Reflexive Fire: Get it now on your Kindle!

Click the cover to buy on

Reflexive Fire got published on Amazon even faster than I thought it would.  The book has it’s first five-star review on the Amazon page from a pre-release copy I sent out.  It was cool to see that Hank picked up on a number of things I attempted to accomplish with this book.  The literary world of Thrillers, especially those about military or ex-military types, is highly politicized, no getting around it.  When I wrote Reflexive Fire, I really spent some time thinking about who the villains should be.  What is the biggest threat facing America?  Islamic terrorism is real, I’ve seen it up close, but less Americans die from terrorism each year than from being struck by lighting.  I decided not to write yet another novel about stereotypical Arabs running around with towels on their heads and shouting “Allah Akbar!”

The villains in Reflexive Fire are those who occupy hidden centers of power such as large international lending institutions like the IMF and the World Bank.  The individuals who meet in secret to make foreign policy decisions for America at the Bilderburg Group and the Council on Foreign Relations.  I made a real effort to cut through the childish notion of left and right wing politics to home in on who is really destroying America and American freedom.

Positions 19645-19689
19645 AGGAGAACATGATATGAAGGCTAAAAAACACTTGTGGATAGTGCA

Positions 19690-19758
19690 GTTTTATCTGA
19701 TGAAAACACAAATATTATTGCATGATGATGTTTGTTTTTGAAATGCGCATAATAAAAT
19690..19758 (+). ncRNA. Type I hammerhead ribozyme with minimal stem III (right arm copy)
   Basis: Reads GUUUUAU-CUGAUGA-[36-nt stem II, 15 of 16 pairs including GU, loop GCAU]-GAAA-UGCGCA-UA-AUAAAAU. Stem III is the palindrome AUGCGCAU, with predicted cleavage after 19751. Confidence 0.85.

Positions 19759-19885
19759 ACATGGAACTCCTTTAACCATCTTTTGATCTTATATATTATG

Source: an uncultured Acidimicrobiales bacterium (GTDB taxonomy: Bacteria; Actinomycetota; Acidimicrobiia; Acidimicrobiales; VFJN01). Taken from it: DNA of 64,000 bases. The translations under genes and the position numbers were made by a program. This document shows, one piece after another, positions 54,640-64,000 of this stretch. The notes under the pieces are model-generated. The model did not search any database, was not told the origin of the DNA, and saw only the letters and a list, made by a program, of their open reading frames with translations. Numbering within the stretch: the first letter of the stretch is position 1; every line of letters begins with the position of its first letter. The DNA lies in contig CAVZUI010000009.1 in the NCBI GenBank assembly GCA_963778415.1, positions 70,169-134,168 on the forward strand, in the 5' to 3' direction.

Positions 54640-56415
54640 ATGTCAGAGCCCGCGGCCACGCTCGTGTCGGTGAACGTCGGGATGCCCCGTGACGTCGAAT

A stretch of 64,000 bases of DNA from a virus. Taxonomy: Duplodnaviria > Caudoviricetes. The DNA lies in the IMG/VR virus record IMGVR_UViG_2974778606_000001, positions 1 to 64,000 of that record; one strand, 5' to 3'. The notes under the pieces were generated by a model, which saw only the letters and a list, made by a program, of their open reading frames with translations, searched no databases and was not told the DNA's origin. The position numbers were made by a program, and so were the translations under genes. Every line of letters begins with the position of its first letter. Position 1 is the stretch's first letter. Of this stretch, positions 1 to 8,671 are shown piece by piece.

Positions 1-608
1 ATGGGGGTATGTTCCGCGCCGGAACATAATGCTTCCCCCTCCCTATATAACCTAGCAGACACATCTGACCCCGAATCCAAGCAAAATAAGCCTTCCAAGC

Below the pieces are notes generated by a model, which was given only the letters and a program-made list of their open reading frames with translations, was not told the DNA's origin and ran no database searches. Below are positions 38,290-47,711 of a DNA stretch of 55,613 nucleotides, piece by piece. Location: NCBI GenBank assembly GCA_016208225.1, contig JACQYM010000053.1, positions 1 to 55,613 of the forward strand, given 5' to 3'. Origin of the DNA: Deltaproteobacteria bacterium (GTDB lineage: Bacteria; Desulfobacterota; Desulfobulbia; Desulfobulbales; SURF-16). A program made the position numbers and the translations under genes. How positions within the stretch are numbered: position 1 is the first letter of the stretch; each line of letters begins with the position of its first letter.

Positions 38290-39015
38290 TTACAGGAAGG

As Hank wrote in his review:

“I’ve learned to avoid political thrillers, and ordinarily wince, groan, roll my eyes and grit my teeth when the author of any novel starts to portray their naive concept of how back room politics play out. This was another pleasant surprise for me. The author bypasses the two-party good-cop-bad-cop charade to tickle the truth hidden behind it. A few years ago, to even mention the workings of the shadow government was to invite ridicule and worse. Maybe this has changed as certain evidence becomes more difficult to hide. Still, I admire the author’s courage to reject the blue pill publicly. “

I expect that this stance will cost me some readers but I feel good about the direction this novel took.  For the type of reader who likes to google the things he reads in a book to see if they are real, I think they will find the information in Reflexive Fire to be authentic and shocking in many ways.  I hope that you will read one of the early scenes in the book about Bohemian Grove and think that I wrote something over the top and ridicules.  Look into if for yourself, I’m not that creative.  This stuff is real!

See for yourself in this in-depth article about Bohemian Grove


Filed under Military Fiction, News

6 responses to “Reflexive Fire: Get it now on your Kindle!

  1. John

    Good Evening Jack,
    Damn – RF is a great read. No need to develop characters in the old fashioned way. Deckard jumped right out of the pages about a hundred words in.
    Awesome premise – I do like the finish, but I will not ruin it for your other readers. I believe the significant people in your life will have to become used to you bashing out tomes into the wee hours of the night……prepare many more acknowledgements.